Charley and the Angel
|Charley and the Angel|
|Directed by||Vincent McEveety|
|Produced by||Bill Anderson|
|Written by||Will Stanton (book author)
Roswell Rogers (film writer)
|Music by||Buddy Baker|
|Cinematography||Charles F. Wheeler|
|Edited by||Bob Bring
Ray de Leuw
|Distributed by||Buena Vista Distribution|
|Release dates||March 23, 1973|
|Running time||93 min.|
Charley and the Angel is a 1973 Disney family/comedy film set in an unidentified small city in the 1930s Depression-era Midwestern United States and starring Fred MacMurray in one of his final film appearances and his last movie for Disney. The film, directed by Vincent McEveety, is based on The Golden Evenings of Summer, a 1971 novel written by Will Stanton.
Charley Appleby is a hardware store owner whose frugality and commitment to his job have enabled his family to avoid poverty during the Great Depression and Prohibition. However, his relationship with his children and wife Nettie (Cloris Leachman) is strained. They especially want to go to see the Chicago World's Fair. His growing sons Willie and Rupert (Vincent Van Patten and Scott Kolden) manage to find work in a junkyard owned by a man named Felix with ties to bootleggers, and his teenage daughter Leonora (Kathleen Cody) decides to elope with a young man named Ray (Kurt Russell), who seems untrustworthy.
Charley is visited by a shabby-looking angel (Harry Morgan) who appears visible only to him. The angel tells Charley that his time will soon be up, and the shopkeeper decides to become religious, patch relations with his family, sell his business, and do the best he can to be a good father and husband before he dies. Charley's angel appears intermittently throughout the film, occasionally helping Charley, and occasionally causing mischief. The angel reveals his name as Roy Zerney.
Charley is initially unsuccessful at effecting change. His gestures are incomprehensible to his wife and children, who see his sudden change of behavior as bizarre, particularly his decision to sell the store. Charley appears ostensibly insane whenever he speaks to, or looks for, the lingering angel who is visible only to him. When Charley tries to take money from his account in the bank, he learns from the banker Ernie (Edward Andrews) that the bank will be closing for a while and may be in danger of foreclosure. He must loan money to son-in-law Ray, and to his friend Pete (George Lindsey). Business tightens, and Charley is running out of time and money.
However, Charley becomes an unlikely hero. His boys begin using a rickety Model T, unknowingly delivering illegal booze by Felix's request, and they are kidnapped and forced to drive away when the Chicago gangsters responsible for the operation are trying to flee the city. Charley personally chases them in the abandoned gangsters' car, dodging gunfire, and the police catch him presuming he is the criminal. While in prison, Roy tells Charley that today will probably be his last day on Earth. However, Charley's thoughts are still of his boys.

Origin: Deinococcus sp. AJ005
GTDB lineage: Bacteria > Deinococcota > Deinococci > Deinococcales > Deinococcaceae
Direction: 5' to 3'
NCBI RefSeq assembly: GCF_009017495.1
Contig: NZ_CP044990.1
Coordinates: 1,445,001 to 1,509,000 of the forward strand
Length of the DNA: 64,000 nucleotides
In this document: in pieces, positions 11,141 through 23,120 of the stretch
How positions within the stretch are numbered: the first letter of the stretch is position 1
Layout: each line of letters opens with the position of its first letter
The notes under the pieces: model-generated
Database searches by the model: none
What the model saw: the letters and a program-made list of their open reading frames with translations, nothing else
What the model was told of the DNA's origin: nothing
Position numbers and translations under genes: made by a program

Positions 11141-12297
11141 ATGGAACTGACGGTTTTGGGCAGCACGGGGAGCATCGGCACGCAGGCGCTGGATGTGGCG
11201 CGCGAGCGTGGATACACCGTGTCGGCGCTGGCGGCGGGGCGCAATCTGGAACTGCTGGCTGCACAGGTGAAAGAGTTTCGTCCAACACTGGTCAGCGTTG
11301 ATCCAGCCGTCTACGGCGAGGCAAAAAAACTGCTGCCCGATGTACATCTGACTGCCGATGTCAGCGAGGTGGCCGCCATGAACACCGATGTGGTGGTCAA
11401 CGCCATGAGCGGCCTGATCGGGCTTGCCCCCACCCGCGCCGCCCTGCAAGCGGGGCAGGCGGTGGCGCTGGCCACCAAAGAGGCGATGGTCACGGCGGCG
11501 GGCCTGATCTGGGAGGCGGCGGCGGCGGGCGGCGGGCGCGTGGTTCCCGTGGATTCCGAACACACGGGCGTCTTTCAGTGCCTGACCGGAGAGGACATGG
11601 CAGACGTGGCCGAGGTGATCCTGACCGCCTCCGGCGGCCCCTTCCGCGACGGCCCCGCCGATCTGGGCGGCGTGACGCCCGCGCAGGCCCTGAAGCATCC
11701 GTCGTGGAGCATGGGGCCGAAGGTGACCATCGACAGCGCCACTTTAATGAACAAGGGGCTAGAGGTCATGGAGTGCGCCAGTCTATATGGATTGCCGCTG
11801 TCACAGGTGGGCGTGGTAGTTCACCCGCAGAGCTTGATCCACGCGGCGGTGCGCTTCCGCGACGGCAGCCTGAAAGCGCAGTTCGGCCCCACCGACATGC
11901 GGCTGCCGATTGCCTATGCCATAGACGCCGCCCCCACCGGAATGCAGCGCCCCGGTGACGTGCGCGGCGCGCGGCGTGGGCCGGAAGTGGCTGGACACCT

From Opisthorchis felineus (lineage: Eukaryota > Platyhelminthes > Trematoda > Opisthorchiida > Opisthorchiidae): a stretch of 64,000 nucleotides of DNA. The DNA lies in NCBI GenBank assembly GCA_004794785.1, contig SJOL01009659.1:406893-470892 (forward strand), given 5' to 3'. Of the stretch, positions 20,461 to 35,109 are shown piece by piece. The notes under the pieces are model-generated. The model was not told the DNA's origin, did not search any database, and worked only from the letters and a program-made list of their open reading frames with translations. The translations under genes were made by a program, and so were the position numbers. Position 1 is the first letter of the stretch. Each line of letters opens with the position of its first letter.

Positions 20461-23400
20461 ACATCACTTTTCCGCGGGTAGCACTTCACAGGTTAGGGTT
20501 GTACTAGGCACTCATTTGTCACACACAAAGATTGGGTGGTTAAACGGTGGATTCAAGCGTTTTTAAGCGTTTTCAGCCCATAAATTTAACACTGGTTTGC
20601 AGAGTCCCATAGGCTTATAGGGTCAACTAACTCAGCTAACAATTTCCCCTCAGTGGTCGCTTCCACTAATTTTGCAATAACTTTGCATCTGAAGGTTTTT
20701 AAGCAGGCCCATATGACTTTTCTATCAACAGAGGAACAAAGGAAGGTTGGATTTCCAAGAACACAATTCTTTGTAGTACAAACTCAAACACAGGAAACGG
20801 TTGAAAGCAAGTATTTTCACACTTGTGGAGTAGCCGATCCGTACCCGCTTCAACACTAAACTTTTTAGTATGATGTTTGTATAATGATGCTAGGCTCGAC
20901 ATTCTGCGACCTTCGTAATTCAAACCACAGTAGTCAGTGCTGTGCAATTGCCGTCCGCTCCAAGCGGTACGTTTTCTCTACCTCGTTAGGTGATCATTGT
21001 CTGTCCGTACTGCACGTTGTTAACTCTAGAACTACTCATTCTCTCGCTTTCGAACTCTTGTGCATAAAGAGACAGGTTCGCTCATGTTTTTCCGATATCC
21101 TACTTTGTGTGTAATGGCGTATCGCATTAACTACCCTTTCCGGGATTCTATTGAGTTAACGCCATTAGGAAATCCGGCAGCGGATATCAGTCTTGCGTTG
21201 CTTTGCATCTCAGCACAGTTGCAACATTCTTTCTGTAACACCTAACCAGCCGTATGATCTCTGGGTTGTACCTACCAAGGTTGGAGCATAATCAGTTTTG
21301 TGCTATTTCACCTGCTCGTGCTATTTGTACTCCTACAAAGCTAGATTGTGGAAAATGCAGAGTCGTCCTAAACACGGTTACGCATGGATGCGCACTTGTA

When he returns home in the evening, Leonora and Ray return for an untimely visit just as the gangsters occupy his house and intend to take Charley's wife as another hostage. Charley defies them and defends his wife and kids with his own life. The fight ends when Charley and Ray, with the assistance of a timely appearance by Pete, succeed in defeating the gangsters and delivering them to the police. In the course of the fight, Charley was shot at point-blank range but miraculously receives no wound.
For capturing the criminals, Charley receives a $5000 reward posted by Chicago's police department. Ernie appears as a representative of the town to honor Charley as a town hero and present him with a hotel reservation and tickets to the World's Fair. He also informs them that the bank examiner has approved the bank's credibility and that it will be reopening tomorrow. Pete has also returned to repay his debt.
Charley, satisfied with the turn of events in his final day, says goodbye to his family and expects that he will still die, but Roy appears and reveals that the eleventh-hour decision in Heaven was to let Charley live. Roy physically intervened and pulled the bullet from the air, thus nullifying the prophecy and clarifying to Charley that he will live on, with an enriched outlook.
- Fred MacMurray: Charley Appleby
- Harry Morgan: The Angel (Roy Zerney)
- Cloris Leachman: Nettie Appleby
- Kathleen Cody: Leonora Appleby
- Scott Kolden: Rupert Appleby
- Vincent Van Patten: Willie Appleby
- Kurt Russell: Ray Ferris
- George Lindsey: Pete
- Edward Andrews: Ernie
- Mills Watson: Frankie Zuto
- Richard Bakalyan: Buggs
- Barbara Nichols: Sadie
- Kelly Thordson: Policeman
- Liam Dunn: Dr. Sprague
- Larry D. Mann: Felix
- George O'Hanlon: Police Chief
Actress Cloris Leachman was nominated for a Golden Globe in the category of Best Actress in Musical/Comedy. The film was re-edited for television on the Walt Disney anthology television series in 1977.
- Official website
- Charley and the Angel (1973) at the Internet Movie Database
- Charley and the Angel at the TCM Movie Database
- Charley and the Angel (1977) at the Internet Movie Database
- Charley and the Angel at AllMovie
- Charley and the Angel (1973) at Rotten Tomatoes
- The Golden Evenings of Summer brief description